Matthew Bell: The <i>IoS</i> Diary

Only job where you can live on the tips alone
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The Independent Online

You would think the prospect of a reality programme based on Liz Hurley and organic farming would have the TV execs frothing at the mouth. But seemingly not. Last year she offered to present such a programme from her farm in the Cotswolds for Channel 4, only for them to turn it down. She tried it on ITV but last week they too said a polite "No thank you". What is going on? My mole in the green room tells me that telly doesn't, shall we say, bring out the best in Liz, who would be likely to ask for a good deal of editorial control. "Besides, she was really wooden in Project Catwalk for Sky," I'm told.

They are all a-twitter in Downing Street. Tony Blair's former senior policy adviser Patrick Diamond, who a couple of years ago would have been pipped only by Peter Mandelson in a "People Gordon Brown would most happily see at the bottom of a mine shaft" competition, is returning to work for Gordon. "We're putting the band back together," says an excitable voice at No 10.

Margaret Atwood caused an international stir recently when she pulled out of the Dubai Festival of Literature after a row about censorship. She certainly made up for her absence from the literary scene at last week's Hong Kong Literature Festival, appearing in four events of her own and even pitching in as an interviewer from the audience of another. The event that Atwood attended turned charmingly scatalogical after a scheduling mishap pitched novelist Sophie Gee and environmentalist Julia Whitty together and forced them to share stories about 18th-century garbage (Gee) and whale faeces (Whitty). But Atwood attempted valiantly to raise the tone, asking several chaste and incisive questions from the floor. The event's moderator, the South China Morning Post's hard-working literary editor Stephen McCarty, was delighted to be able to nod in her direction and repeatedly announce, Paxman-like: "Margaret Atwood". Sad the Dubai crew didn't have the same opportunity.

A bit of a gem has turned up in Labour MP Chris Mullin's diaries A View from the Foothills. We all know that the Rupert Murdoch/Conrad Black North Atlantic axis did a huge amount to support Margaret Thatcher in office, but rather less to help her successor John Major. But we didn't know that he contemplated banning foreign ownership of British media entirely. Mullin reports bumping into Major after he left office, when Major confirmed that he had got his advisers to look into the feasibility of a ban, but the plan did not get off the ground. Major, though, was deadly serious. "I'm not interested in any blow that isn't fatal," he told Mullin.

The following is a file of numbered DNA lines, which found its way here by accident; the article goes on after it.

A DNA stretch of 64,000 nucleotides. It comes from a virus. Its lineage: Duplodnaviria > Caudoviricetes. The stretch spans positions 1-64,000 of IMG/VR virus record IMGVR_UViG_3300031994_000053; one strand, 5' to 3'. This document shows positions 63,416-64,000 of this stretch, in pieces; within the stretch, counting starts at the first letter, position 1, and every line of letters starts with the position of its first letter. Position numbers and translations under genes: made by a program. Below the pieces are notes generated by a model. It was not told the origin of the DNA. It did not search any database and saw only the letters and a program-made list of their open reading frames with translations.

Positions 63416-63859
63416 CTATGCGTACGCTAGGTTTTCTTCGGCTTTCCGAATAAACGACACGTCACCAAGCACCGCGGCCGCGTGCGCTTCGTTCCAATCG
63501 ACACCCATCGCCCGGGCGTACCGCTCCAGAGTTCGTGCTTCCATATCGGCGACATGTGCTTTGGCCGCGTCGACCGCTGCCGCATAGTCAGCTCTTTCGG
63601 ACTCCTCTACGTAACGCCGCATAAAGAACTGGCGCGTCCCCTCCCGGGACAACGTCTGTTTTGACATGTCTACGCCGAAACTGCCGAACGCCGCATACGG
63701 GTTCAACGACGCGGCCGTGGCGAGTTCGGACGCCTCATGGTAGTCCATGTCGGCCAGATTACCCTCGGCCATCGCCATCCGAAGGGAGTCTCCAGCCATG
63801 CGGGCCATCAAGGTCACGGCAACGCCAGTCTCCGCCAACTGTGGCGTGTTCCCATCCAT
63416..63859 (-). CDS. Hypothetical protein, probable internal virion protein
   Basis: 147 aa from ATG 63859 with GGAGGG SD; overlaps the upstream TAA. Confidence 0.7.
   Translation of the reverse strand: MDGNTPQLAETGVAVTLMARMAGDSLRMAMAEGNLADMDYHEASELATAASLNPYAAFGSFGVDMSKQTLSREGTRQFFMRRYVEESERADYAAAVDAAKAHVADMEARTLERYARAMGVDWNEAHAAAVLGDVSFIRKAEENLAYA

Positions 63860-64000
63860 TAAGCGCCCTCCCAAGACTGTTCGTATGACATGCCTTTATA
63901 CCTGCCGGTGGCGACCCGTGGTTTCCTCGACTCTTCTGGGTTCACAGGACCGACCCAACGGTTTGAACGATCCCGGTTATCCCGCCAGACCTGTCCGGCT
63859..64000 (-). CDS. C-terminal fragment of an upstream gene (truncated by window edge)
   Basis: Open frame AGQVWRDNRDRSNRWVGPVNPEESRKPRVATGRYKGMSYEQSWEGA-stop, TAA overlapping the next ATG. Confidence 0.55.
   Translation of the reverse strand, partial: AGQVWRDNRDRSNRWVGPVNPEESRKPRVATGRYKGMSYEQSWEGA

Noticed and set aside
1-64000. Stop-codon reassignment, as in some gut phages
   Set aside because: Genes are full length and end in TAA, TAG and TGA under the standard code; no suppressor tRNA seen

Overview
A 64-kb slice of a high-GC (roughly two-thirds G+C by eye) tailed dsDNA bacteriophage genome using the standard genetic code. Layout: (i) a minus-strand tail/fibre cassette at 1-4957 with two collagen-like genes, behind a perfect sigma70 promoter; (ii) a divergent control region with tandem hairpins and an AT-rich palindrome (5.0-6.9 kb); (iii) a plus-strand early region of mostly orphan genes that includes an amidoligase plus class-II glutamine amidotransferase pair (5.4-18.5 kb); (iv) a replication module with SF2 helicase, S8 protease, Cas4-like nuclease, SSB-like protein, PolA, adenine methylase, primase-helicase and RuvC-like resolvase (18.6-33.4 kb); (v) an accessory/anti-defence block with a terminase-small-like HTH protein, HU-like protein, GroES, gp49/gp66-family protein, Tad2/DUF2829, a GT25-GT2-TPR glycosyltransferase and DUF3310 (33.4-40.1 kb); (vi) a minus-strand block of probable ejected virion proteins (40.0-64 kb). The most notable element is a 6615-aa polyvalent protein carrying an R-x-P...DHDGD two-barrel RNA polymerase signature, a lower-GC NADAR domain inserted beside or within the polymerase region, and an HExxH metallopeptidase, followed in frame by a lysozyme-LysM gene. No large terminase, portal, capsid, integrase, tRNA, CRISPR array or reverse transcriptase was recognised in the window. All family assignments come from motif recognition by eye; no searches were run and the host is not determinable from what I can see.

Irene Khan is to stand down as head of Amnesty International, I hear. She tendered her resignation last week, effective from the end of the year. Amnesty tells me she is simply seeing out her contract, but I'm told the executive committee was not inclined to offer her another. In any event, they are looking for someone to raise their profile.

A new version of a diplomatic exchange reported some months ago has reached me. The Russian ambassador in Kabul, Zamir Kabulov, has extensive experience there, and some weeks ago he was reported as having helpfully marked the card of a British diplomat in how best to handle the mission there. In fact, I am told Kabulov chattily told a very senior Foreign Office man: "You British are making exactly the same mistakes in Afghanistan that we made in the 1980s." "Oh really," said Our Man in the Panama Hat, "and what are they?" Kabulov replied with wintry KGB humour: "You think I'm going to tell you?"

A longish article in yesterday's Times about "Village X", where Elisabeth Fritzl is now living with her six children, quoted Austria's justice minister on the menace of the paparazzi and her plans to tighten Austria's "strict victim protection laws". Quite right too. But what's this? The ever-obliging Times prints a picture of the house, no less. Together with the other clues in the article, it shouldn't take a half-competent snapper more than a couple of hours to track them down.